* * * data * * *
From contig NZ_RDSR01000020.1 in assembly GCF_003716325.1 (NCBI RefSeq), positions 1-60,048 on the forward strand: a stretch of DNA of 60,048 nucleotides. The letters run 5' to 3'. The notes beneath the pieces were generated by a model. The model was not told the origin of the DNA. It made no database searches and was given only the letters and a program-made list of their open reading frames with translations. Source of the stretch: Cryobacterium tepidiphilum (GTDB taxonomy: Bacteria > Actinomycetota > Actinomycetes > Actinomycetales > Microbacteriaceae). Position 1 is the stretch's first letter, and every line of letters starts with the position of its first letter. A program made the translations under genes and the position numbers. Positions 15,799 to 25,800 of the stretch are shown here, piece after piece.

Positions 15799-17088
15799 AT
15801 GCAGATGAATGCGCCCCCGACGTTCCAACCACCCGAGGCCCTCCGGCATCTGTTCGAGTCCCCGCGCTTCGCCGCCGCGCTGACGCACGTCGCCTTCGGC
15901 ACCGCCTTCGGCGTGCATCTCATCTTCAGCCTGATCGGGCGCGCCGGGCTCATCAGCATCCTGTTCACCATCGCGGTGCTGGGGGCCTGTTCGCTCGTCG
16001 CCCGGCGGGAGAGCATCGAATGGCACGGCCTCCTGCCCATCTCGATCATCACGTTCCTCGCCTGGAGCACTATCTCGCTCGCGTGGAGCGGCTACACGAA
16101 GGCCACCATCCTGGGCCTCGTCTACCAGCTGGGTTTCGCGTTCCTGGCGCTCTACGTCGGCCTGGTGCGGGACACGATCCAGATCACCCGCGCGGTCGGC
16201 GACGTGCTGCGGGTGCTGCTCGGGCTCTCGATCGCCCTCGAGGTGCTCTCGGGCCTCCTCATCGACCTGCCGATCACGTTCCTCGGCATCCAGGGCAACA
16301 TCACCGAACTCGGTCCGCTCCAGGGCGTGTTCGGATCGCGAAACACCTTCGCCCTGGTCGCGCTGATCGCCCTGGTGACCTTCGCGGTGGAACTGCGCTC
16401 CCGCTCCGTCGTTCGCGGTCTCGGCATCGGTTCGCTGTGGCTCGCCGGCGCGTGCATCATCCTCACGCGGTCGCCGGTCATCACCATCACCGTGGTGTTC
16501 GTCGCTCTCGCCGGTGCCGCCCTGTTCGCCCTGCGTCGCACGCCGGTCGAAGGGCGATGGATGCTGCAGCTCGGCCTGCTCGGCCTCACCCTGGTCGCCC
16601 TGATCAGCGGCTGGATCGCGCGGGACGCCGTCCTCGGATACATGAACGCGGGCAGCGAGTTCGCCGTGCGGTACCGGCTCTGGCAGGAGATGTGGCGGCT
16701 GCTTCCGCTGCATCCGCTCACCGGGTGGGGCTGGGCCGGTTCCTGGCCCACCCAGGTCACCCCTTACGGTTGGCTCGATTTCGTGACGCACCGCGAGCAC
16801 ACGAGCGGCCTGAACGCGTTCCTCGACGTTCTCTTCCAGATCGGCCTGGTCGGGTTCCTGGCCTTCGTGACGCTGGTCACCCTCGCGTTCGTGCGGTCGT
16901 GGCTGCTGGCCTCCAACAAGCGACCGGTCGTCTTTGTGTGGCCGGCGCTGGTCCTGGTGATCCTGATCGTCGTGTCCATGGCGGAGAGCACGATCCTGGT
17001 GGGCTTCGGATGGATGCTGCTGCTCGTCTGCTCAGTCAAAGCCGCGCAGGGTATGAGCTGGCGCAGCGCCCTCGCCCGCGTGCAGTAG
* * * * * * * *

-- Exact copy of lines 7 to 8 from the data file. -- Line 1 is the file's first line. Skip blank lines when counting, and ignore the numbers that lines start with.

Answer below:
16101 GGCCACCATCCTGGGCCTCGTCTACCAGCTGGGTTTCGCGTTCCTGGCGCTCTACGTCGGCCTGGTGCGGGACACGATCCAGATCACCCGCGCGGTCGGC
16201 GACGTGCTGCGGGTGCTGCTCGGGCTCTCGATCGCCCTCGAGGTGCTCTCGGGCCTCCTCATCGACCTGCCGATCACGTTCCTCGGCATCCAGGGCAACA